What I want to point out to you in recounting this, is that I do not believe that a representative of the colonial law can have any consideration for me or the health of my child because he is part of that band of colonialists who have massacred the Kanak people like the Maori people of New Zeal and and the Aborigines of Australia. And these are the same colonialists who have oppressed the people of colour everywhere in the world: the Indians and the Blacks in the U.S.A., the Indians in Latin America, the Africans in Rhodesia and those who test their bombs on the people of the Pacific, particularly on the Polynesian people. Moreover, concerning what I said to the Prosecutor, the next day, September 25th., he gave me four months on the prison farm for having organised, with other comrades, a sit-in protest in the courtroom against the conviction of Poagoune and Bailly.


I will attempt to give you the situation as I know it in regard to Aboriginal and Island people. Perhaps I could begin by telling you a little bit about my people and something of our culture so that you will understand our situation.

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Our women have a very hard life, especially in the Northern areas they do not have any housing at all in a lot of the places, and on the reserves, settlements, compounds, many of the people who are living in those areas are under white administration very similar to South Africa. Especially in the Queensland area, our people come under what is called the Queensland and Torres Strait Islanders Act, where no one is allowed to leave the compound, their settlement, without their permission. This is only one instance I can only touch on, since it would take a long time to explain the others. They can't leave the settlement without the permission of the white Australian administration officer in charge of them. And if they had an argument with that officer or any of the white staff there, they could be shifted without any notice given to their family, to another area. This is being done to a lot of our children, not just in Queensland. In earlier days, this was done to all of our people, when children were just taken away from their families and never seen again and its caused a lot of breakup in tribes this way, where they've been lost to one another.

This is one of the reasons why in our fights for land rights and compensation for the loss of our tribal areas, now the government is saying we have to prove our descendents from the tribe before we can get compensation. It's been very hard for the people to do this.

New Zealand

I'm not an expert on Law but I am certainly an expert on how my people, the Maori people of Aotearoa, are oppressed by British Colonial Laws.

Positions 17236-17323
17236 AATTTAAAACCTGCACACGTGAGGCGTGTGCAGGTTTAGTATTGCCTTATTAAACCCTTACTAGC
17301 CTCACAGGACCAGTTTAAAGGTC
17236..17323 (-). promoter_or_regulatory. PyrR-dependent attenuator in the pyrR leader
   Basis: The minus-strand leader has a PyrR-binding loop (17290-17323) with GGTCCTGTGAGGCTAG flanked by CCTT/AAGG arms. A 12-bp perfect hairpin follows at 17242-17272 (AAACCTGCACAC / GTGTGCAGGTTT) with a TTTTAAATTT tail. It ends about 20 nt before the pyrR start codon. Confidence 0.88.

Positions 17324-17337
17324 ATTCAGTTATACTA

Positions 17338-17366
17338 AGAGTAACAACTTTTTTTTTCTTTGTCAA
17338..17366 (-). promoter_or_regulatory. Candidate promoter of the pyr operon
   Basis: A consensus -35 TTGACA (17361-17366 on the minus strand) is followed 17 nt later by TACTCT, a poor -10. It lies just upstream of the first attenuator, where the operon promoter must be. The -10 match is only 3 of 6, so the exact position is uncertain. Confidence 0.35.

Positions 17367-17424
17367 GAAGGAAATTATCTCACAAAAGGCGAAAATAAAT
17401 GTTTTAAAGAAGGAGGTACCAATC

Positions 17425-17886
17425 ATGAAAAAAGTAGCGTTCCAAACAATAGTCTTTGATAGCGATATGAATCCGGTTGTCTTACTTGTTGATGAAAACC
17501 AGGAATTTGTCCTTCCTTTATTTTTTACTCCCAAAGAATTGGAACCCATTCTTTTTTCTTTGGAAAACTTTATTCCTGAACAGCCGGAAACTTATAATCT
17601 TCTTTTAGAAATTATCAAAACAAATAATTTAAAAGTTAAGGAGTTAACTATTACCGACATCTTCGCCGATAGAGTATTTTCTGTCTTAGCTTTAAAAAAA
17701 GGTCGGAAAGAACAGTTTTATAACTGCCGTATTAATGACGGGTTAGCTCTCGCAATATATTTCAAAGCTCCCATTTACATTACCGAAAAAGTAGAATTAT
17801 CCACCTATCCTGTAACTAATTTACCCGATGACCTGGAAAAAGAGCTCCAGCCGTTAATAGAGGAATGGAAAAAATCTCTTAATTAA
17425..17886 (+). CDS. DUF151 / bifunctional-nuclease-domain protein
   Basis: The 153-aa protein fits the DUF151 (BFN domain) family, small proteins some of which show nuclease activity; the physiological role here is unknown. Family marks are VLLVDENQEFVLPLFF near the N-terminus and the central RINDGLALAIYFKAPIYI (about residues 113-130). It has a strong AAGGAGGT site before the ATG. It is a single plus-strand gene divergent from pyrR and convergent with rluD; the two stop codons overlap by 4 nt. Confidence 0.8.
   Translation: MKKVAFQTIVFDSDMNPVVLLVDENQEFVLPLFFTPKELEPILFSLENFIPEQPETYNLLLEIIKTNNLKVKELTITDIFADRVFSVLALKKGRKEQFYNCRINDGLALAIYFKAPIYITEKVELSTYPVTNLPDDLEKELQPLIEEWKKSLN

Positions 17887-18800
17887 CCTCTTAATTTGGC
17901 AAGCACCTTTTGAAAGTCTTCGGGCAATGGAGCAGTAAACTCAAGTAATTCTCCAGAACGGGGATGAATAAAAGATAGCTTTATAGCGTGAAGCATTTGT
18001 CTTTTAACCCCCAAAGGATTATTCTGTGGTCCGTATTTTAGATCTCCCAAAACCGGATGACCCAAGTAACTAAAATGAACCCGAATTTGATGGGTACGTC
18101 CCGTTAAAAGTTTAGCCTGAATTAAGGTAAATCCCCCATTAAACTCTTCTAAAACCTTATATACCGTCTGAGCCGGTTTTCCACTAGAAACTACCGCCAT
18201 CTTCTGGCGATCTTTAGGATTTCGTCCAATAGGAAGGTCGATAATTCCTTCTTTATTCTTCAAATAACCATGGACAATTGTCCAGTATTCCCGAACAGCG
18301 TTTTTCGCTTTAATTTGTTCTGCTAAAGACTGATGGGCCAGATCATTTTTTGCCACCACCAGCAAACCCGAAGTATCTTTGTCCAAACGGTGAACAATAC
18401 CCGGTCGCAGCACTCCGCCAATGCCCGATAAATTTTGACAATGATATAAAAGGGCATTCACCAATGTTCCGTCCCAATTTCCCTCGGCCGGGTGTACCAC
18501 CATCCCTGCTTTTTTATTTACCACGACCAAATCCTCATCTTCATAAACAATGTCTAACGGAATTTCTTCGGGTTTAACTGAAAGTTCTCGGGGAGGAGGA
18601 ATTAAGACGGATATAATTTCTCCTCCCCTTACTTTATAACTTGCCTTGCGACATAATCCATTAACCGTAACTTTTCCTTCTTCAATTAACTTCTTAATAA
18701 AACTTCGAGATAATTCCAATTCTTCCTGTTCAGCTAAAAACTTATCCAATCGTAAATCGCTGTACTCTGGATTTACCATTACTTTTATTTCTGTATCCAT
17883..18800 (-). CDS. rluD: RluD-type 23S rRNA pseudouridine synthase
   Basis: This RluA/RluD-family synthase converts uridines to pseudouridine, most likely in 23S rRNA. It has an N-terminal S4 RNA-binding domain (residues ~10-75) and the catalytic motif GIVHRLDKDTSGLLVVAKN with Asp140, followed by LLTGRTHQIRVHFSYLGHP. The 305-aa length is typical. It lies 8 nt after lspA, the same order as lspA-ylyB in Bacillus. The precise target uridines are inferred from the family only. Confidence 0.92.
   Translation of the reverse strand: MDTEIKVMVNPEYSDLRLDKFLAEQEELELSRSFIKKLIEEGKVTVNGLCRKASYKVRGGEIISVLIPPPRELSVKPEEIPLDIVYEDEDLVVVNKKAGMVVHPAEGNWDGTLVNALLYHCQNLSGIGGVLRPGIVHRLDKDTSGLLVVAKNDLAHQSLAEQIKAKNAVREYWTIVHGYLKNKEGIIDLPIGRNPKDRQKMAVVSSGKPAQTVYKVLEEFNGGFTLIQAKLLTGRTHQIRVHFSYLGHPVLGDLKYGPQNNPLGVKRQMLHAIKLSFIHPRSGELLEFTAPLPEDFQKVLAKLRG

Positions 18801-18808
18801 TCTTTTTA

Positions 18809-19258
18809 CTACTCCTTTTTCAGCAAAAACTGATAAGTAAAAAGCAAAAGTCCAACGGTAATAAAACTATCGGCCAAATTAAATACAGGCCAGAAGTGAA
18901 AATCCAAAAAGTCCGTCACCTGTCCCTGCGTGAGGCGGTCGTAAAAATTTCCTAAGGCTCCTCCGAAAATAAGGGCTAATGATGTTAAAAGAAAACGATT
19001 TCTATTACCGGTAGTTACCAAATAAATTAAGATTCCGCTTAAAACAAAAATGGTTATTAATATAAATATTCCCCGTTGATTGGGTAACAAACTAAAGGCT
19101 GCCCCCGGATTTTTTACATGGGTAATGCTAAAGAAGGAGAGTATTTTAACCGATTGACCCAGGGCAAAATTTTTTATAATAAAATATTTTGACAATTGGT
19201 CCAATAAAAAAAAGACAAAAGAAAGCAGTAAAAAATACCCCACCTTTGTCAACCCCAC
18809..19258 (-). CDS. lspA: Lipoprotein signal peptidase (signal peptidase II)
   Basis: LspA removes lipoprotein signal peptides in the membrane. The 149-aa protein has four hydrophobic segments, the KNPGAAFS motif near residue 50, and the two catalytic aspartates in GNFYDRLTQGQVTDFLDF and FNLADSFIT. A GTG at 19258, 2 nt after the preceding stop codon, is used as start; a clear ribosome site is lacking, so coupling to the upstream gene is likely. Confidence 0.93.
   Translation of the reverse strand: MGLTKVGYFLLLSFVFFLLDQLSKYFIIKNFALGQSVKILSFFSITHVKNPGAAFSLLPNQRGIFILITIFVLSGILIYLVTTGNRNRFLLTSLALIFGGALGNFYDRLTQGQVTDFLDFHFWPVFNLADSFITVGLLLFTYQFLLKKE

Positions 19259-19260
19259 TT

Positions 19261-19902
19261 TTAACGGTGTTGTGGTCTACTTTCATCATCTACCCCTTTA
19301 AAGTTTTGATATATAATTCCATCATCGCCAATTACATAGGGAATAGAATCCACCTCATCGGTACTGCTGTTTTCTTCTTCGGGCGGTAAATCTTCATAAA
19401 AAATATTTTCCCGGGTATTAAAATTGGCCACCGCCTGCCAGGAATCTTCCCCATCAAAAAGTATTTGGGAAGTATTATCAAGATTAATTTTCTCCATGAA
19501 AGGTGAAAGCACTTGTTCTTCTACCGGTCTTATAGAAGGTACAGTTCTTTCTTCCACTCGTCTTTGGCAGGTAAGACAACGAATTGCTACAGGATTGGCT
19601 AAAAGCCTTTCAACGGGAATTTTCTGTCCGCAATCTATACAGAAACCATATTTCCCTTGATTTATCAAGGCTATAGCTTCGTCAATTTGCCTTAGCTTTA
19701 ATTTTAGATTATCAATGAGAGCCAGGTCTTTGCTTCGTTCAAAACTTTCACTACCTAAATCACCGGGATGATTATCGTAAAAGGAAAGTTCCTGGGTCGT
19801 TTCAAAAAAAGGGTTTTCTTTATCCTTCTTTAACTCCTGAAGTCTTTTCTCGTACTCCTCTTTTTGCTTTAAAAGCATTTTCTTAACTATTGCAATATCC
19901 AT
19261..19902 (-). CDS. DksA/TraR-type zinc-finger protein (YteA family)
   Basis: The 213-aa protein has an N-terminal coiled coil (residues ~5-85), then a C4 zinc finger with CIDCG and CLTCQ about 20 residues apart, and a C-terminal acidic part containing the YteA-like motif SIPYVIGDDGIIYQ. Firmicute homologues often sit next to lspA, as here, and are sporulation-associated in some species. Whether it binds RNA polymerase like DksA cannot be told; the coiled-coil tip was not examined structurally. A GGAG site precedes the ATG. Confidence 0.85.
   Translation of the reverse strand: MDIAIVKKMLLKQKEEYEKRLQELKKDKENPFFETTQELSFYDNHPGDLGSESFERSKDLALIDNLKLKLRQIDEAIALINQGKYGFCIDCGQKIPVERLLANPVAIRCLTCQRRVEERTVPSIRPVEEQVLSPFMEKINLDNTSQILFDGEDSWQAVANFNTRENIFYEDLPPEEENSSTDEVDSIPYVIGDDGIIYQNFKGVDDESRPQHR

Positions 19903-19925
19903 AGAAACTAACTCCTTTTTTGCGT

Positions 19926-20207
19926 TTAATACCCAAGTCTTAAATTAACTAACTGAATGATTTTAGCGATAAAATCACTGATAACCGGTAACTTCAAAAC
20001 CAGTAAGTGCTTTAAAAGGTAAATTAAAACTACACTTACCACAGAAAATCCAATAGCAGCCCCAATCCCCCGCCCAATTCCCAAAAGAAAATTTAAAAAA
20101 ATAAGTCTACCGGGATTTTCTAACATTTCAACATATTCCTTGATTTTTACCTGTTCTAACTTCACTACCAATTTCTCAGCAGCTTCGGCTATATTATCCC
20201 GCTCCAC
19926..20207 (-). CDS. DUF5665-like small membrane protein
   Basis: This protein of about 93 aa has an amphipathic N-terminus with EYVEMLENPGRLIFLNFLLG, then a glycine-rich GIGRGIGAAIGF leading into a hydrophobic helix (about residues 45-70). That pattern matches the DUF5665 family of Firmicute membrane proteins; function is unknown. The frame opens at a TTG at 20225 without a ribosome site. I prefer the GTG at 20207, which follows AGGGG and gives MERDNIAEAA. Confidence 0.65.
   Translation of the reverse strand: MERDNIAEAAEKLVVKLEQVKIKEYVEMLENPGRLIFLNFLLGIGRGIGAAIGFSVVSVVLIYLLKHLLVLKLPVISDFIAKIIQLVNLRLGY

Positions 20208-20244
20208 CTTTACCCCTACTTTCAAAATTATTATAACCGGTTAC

British colonialism is a reality in Aotearoa, and I speak for a minority group from Aotearoa, reminding you again that a lot of you people are the majority in your island groups, and therefore possibly don't understand things that are affecting us, the Maori people of Aotearoa.

We've been called for years to come together as one people but it's always been like this – on someone else's page 71 terms. Colonialism is something that is defined as the broad laws that is encroached upon a people by someone else. As I listened to the different delegates speaking from the island groups, I realised that you are now only beginning to realise and appreciate what is happening to yourselves. We have gone through this system and we're still being affected by it and we're trying desperately hard to find our feet in Aotearoa.

This is what is happening. This is why we marched* – for Land Retention, to hold on to the rest of our land which amounts to a measly 2,000,000 acres. You read about, today, how the Government has given back Kaupuri Mt., Mt. Egmont – big deal. Those are volcanic mountains, you can't live on them. This is why we're marching – for our identity.

This is how the law – the British law – has been administered upon my people through the years, since Captain Cook arrived; since he said: “You are now one people”, since my people signed the ‘Treaty of Waitangi’. We kept our part of the bargain, but the white man never kept his. This is what the Treaty of Waitangi is all about, and today it is not worth the paper it's written on. Because when they set that Treaty up, they had one thing in their minds – to do these people out of their land, out of their culture and out of their identity. Language class is a foreign thing in our country because it was banned through legislation. We were not allowed to speak our language in the schools. My parents were strapped for speaking Maori in the playground or speaking Maori at school. It was totally banned, so that we have almost a whole generation of Maoris who are not able to speak our own language. It is really bad, and as I look at the delegates today – this is what is happening to you.

* Te Roopu Ote Matakite, the Maori land march from the North of New Zealand to Wellington in September – October 1975, to present the Maoris; demand that not one more acre of their land be taken Unsatisfied with the government reply, many of the marchers camped outside Parliament refusing to leave. Editor.